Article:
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City council amends tax abatement for Section 8 housing

Plattykill Manor Apartments now has more time to rehab its units

The Plattykill Manor Apartments at 51 Avenue E

The Bayonne City Council has amended its financial agreement with Plattykill Urban Renewal LLC for the Plattykill Manor Apartments at 18-52 East 12th Street. At its Jan. 20 meeting, the council adopted an ordinance amending the tax abatement.

Last April, the council adopted an ordinance granting a 15-year extension on the preexisting tax abatement, or payment-in-lieu-of-taxes (PILOT). Plattykill will pay the city $230,000 annually in lieu of taxes from 2020 to 2023; $240,000 from 2023 to 2025; $275,000 from 2025 to 2030; and $315,000 from 2030 to 2035.

Plattykill is eligible for the tax abatement because it operates 147 low- and moderate-income units; the building is 100 percent Section 8 housing. Per the abatement, the units must stay designated as low- and moderate-income housing,

Plattykill agreed not to evict residents for the next three years if they can’t meet rent or lost their jobs due to COVID-19. Plattykill also agreed to pay for its own garbage removal and no longer put trashcans on the curb.

Timeframe extended

As part of the abatement, Plattykill was required to rehabilitate each residential unit within two years of the passing of the ordinance. Twenty-five percent of the renovations were to be completed after 18 months.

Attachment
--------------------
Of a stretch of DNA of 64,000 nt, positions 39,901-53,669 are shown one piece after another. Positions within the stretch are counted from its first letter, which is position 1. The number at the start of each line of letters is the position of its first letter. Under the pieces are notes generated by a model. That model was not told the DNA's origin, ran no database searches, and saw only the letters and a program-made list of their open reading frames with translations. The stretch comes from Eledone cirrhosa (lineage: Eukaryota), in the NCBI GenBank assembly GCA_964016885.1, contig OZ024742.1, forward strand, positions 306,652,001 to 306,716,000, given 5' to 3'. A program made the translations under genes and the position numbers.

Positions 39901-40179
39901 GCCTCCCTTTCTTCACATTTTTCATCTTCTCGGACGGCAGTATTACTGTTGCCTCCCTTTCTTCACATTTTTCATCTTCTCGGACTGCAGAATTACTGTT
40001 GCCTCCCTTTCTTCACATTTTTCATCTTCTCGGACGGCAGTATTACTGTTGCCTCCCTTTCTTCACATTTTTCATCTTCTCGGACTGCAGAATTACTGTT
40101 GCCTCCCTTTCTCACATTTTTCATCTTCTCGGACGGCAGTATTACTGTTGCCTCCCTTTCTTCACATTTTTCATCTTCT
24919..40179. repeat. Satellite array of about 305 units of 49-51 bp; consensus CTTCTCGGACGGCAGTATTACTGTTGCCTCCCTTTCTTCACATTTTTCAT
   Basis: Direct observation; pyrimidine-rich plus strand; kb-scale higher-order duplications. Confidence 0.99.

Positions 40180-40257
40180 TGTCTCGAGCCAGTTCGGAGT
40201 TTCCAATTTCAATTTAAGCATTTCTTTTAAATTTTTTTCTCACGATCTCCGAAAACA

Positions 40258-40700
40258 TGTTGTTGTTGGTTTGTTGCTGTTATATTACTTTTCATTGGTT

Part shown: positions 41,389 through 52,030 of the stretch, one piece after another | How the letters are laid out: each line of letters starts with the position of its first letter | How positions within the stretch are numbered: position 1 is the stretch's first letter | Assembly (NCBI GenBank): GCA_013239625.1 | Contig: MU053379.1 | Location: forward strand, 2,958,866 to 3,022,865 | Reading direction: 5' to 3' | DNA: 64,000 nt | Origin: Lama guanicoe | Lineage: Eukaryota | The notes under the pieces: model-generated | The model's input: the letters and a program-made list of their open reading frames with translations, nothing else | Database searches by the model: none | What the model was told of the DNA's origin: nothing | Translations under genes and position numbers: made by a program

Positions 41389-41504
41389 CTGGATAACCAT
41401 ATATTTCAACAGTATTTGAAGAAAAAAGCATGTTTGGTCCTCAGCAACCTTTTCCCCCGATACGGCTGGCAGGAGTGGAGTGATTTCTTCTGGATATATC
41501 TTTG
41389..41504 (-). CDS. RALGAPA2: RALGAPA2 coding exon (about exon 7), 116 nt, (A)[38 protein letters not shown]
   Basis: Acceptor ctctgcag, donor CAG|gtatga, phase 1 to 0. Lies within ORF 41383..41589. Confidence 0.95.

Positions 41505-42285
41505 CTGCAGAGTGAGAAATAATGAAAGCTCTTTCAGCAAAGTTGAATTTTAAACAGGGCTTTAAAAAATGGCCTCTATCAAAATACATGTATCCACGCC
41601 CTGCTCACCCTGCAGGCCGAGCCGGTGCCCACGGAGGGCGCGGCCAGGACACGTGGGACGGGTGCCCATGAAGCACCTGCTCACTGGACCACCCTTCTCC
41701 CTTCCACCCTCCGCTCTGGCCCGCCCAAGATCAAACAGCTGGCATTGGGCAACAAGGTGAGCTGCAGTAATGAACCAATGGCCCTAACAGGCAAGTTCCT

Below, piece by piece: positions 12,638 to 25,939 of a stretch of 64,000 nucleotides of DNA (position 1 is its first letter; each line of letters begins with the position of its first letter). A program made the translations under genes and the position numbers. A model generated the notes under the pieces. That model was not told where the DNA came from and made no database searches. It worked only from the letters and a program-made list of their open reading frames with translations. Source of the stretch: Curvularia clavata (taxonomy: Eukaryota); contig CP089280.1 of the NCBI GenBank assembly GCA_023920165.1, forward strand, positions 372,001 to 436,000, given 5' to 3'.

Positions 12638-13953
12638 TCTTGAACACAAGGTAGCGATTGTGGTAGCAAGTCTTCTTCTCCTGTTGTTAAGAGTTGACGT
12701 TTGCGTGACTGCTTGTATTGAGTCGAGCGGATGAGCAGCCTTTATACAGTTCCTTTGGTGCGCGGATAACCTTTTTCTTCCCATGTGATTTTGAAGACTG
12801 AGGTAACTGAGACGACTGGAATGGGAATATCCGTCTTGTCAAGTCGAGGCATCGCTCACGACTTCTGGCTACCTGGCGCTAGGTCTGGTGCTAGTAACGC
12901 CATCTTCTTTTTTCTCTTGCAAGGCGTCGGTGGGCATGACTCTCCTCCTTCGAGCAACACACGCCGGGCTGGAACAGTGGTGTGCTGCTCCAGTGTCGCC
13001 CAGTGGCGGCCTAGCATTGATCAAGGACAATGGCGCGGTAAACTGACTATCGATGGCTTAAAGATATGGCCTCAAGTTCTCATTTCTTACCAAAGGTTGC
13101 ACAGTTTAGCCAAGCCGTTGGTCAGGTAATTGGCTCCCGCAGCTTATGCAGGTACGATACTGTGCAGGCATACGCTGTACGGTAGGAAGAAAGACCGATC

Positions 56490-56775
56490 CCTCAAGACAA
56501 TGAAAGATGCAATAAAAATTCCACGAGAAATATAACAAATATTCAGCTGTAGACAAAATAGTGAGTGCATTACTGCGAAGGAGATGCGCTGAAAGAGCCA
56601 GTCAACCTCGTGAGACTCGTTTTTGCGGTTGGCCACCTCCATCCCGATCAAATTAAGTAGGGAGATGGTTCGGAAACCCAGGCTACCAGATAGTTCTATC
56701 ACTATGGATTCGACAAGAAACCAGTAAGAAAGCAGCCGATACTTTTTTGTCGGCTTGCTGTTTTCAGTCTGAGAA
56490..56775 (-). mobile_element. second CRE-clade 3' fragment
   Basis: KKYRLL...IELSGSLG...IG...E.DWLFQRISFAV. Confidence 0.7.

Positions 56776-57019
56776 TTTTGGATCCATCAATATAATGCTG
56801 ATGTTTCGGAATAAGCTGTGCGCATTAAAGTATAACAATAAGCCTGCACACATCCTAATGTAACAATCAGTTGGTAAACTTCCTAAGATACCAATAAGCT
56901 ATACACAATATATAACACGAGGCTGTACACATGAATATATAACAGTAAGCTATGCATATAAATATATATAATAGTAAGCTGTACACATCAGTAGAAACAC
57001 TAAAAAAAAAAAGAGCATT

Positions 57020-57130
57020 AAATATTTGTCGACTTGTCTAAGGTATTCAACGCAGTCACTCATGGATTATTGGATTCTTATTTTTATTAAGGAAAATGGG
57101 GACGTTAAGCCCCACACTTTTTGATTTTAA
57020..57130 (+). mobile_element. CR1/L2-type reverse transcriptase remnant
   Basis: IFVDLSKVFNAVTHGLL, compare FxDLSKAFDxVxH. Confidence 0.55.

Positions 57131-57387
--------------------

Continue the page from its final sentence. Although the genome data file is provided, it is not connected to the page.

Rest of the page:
Platykill requested an extension due to COVID-19, as allowed under the agreement. The city granted it.

Rehabilitation of the residential units will now start by July 1 and be completed no later than December 31, 2022. All other terms and conditions of the agreement remain in effect.

The tax exemption is conditioned on the rehabilitation of the 147 units and the maintenance of the low- and moderate-income designation of each unit.

The council voted 4-1 to adopt the ordinance amending the tax abatement.

La Pelusa objects

Third Ward City Councilman Gary La Pelusa, who voted against the adoption of the initial ordinance, also voted against the ordinance amending the tax abatement because of the length of the overall agreement.

“We talked about lowering the amount of the years for the financial agreements, and we had said going forward this year that we wanted to lower them down to 15 years,” La Pelusa said. “I realize this was introduced before the new year, so I understand that it’s 20 years. But this particular property has had abatements for over 40 years. So adding this too would make it probably around 60-plus years.”

La Pelusa said that when the terms of tax abatements are less then 15 years, he will look at them more carefully. But because the terms are longer than that, he voted no.

City Council President Sharon Ashe-Nadrowski countered that the council was not voting on approving the extension of the abatement, which it had already granted last year, but an amendment to that abatement. She said that, under the abatement, the redeveloper had a time frame to start the rehabilitation of its units but was delayed by COVID-19.

“The changes aren’t to any of the financial terms, but are about extending the time which they can have to get those improvements done,” Ashe-Nadrowski said.

For updates on this and other stories, check www.hudsonreporter.com and follow us on Twitter @hudson_reporter. Daniel Israel can be reached at disrael@hudsonreporter.com.

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